In these by times highly emotional essays written in the 1930s and 1940s George Orwell gives us with in depth analyses his personal viewpoint on the literary, political and socio-economic scene.
In literature, he sees the novel as `a Protestant form of art, a product of the free mind, of the autonomous individual.' Orwell's aim was to `push the world in a certain direction: a battle against totalitarianism and for democratic Socialism.'
In his criticism he searches for the essential (hidden) message of the author.
Dickens's rather naïve creed is: `If man would behave decently, the world would be decent.' His ideal is `a hundred thousand pounds, a quaint old house, a sweetly womanly wife, a horde of children and no work.'
Henry Miller's books are `a passive acceptance of decay and evil.'
H.G. Wells dreams of a utopian World State.
R. Kipling is a jingo imperialist, but he didn't understand that `an empire is primarily a money-making concern'.
W.B. Yeats is in essence a defender of feudalism, `a great hater of democracy and of human equality, of the modern world, science, technology and the concept of progress.'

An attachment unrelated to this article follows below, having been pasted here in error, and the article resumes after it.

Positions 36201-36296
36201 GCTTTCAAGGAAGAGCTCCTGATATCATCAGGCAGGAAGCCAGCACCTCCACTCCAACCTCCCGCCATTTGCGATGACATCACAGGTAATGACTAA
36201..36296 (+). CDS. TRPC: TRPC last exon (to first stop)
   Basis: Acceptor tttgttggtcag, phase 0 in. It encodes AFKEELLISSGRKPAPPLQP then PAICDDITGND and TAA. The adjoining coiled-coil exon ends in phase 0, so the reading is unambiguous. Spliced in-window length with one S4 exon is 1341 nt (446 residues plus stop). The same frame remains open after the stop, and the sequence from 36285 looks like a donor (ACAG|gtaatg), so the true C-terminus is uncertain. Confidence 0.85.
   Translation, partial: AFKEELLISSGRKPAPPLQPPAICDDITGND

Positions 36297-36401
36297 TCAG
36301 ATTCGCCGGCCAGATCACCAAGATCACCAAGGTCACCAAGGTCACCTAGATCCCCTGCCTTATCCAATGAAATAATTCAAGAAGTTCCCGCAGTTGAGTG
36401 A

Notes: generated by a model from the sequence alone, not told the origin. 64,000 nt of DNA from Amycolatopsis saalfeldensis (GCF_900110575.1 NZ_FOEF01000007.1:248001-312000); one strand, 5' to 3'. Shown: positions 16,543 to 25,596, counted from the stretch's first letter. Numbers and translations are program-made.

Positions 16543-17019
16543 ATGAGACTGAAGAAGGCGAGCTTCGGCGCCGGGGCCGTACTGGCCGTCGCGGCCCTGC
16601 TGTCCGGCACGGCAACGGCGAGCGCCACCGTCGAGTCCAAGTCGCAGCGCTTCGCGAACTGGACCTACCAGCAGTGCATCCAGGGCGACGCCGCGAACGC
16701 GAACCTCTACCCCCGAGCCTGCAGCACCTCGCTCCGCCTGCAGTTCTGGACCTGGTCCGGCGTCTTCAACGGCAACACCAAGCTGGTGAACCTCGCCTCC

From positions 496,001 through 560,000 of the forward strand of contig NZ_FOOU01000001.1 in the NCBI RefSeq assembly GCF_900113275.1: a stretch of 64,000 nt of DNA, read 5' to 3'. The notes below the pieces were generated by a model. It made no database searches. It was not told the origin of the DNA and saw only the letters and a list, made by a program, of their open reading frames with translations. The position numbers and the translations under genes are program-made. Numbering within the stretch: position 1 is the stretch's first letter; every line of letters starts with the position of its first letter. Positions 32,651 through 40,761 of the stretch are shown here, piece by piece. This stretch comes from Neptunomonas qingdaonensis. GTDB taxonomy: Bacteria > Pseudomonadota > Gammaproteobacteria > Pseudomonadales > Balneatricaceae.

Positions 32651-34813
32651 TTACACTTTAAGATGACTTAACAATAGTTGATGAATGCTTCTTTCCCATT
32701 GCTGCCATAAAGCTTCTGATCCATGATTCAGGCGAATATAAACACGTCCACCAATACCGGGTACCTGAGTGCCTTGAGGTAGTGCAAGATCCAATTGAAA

A. Koestler's main theme is `the decadence of revolutions owing to corrupting effects of power.'
P.G. Wodehouse's real sin is to present the English upper classes as much nicer than they are.
In `Gulliver's Travels', J. Swift delivers a frontal attack on totalitarianism and shows that he is a disbeliever in the possibility of happiness.
Orwell's view on world matters is rightly `no Law, only Power'.
Nationalism is inseparable from the desire for power.
The concentration of the media in the hands of a few rich men puts the freedom of the press and intellectual liberty under attack. The `very concept of objective truth' is lost.
The Spanish war showed him the essential horror of army life.
He is extremely severe for the British establishment: `The British ruling class thought that Fascism was on their side.' For them, `it is better to inherit, than to work.' `In an England ruled by stupidity, to be `clever' was to be suspect.'
But his solution is also naïve: `common ownership of the means of production. The State, representing the whole nation, owns everything, and everyone is a State employee.' In other words, he pleads for a massive bureaucracy.
But he contradicts himself when he complains that `everything in our age conspires to turn the writer into a minor official!'
These essays contain also vivid memories of his public school life (`irrational terror') and of his Indian life ('Shooting an elephant'). He comments on sports (`war without shooting), detective stories (J.H. Chase), poetry (`the most hated art form'), mildly pornographic comic postcards (`a harmless rebellion against virtue') and ends with a superb portrait of Ghandi.
These remarkable essays, written by a fearless superb free mind, a fighter for justice and a true `révolté' (A. Camus), are a must read.